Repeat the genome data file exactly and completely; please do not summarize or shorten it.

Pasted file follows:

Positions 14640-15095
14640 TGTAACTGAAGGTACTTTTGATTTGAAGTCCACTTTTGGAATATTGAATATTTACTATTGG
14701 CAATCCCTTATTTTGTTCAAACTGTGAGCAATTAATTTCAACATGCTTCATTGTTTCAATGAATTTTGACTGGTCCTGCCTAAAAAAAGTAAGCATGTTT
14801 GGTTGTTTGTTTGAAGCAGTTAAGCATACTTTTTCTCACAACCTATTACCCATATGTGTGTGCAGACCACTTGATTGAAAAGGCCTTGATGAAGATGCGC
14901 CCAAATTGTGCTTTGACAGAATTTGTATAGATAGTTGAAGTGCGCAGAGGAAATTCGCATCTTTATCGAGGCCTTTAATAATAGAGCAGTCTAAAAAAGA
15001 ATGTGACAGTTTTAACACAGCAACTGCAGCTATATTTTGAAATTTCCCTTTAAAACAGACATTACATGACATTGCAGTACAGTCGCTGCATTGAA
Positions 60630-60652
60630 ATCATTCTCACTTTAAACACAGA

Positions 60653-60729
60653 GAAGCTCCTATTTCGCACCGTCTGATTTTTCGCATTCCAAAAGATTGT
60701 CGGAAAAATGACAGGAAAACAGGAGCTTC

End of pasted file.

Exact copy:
Positions 14640-15095
14640 TGTAACTGAAGGTACTTTTGATTTGAAGTCCACTTTTGGAATATTGAATATTTACTATTGG
14701 CAATCCCTTATTTTGTTCAAACTGTGAGCAATTAATTTCAACATGCTTCATTGTTTCAATGAATTTTGACTGGTCCTGCCTAAAAAAAGTAAGCATGTTT
14801 GGTTGTTTGTTTGAAGCAGTTAAGCATACTTTTTCTCACAACCTATTACCCATATGTGTGTGCAGACCACTTGATTGAAAAGGCCTTGATGAAGATGCGC
14901 CCAAATTGTGCTTTGACAGAATTTGTATAGATAGTTGAAGTGCGCAGAGGAAATTCGCATCTTTATCGAGGCCTTTAATAATAGAGCAGTCTAAAAAAGA
15001 ATGTGACAGTTTTAACACAGCAACTGCAGCTATATTTTGAAATTTCCCTTTAAAACAGACATTACATGACATTGCAGTACAGTCGCTGCATTGAA
Positions 60630-60652
60630 ATCATTCTCACTTTAAACACAGA

Positions 60653-60729
60653 GAAGCTCCTATTTCGCACCGTCTGATTTTTCGCATTCCAAAAGATTGT
60701 CGGAAAAATGACAGGAAAACAGGAGCTTC